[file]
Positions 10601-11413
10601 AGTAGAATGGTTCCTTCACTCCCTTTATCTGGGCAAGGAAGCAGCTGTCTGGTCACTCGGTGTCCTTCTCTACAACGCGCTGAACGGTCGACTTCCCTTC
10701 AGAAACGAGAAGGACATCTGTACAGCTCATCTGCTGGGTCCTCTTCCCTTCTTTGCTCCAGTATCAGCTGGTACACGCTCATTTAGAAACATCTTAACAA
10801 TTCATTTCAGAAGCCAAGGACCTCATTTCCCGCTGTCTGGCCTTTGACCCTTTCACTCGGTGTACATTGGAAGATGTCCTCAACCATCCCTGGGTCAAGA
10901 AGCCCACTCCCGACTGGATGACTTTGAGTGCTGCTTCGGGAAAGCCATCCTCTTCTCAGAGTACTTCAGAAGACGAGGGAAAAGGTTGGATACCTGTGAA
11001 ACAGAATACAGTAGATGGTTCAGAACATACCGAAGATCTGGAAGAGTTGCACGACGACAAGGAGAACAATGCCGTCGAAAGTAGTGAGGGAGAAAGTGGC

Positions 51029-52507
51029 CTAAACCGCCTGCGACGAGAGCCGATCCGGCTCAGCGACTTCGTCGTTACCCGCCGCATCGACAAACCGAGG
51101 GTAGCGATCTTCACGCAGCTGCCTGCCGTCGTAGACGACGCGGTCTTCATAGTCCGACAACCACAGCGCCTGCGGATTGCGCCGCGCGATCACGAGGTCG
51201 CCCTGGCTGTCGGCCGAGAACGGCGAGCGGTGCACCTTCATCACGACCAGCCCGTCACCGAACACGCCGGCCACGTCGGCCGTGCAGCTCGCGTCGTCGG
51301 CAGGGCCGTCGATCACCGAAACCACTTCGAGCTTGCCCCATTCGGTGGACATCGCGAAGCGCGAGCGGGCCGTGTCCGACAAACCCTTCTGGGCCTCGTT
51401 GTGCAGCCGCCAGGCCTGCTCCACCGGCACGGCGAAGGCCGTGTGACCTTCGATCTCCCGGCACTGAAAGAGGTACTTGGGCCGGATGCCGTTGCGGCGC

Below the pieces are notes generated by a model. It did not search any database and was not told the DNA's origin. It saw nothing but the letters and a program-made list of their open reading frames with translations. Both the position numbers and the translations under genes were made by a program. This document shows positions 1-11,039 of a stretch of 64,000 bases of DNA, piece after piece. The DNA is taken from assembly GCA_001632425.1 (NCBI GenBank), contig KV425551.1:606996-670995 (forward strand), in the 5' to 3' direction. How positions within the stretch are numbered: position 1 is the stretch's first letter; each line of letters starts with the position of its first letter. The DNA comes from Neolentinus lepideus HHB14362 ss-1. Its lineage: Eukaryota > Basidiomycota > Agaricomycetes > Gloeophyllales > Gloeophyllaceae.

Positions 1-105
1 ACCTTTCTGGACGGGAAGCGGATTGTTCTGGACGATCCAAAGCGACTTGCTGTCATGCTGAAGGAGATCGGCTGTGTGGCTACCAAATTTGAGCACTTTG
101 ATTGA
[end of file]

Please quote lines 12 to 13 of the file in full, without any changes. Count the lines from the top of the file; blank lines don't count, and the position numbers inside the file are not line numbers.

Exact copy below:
51401 GTGCAGCCGCCAGGCCTGCTCCACCGGCACGGCGAAGGCCGTGTGACCTTCGATCTCCCGGCACTGAAAGAGGTACTTGGGCCGGATGCCGTTGCGGCGC

Below the pieces are notes generated by a model. It did not search any database and was not told the DNA's origin. It saw nothing but the letters and a program-made list of their open reading frames with translations. Both the position numbers and the translations under genes were made by a program. This document shows positions 1-11,039 of a stretch of 64,000 bases of DNA, piece after piece. The DNA is taken from assembly GCA_001632425.1 (NCBI GenBank), contig KV425551.1:606996-670995 (forward strand), in the 5' to 3' direction. How positions within the stretch are numbered: position 1 is the stretch's first letter; each line of letters starts with the position of its first letter. The DNA comes from Neolentinus lepideus HHB14362 ss-1. Its lineage: Eukaryota > Basidiomycota > Agaricomycetes > Gloeophyllales > Gloeophyllaceae.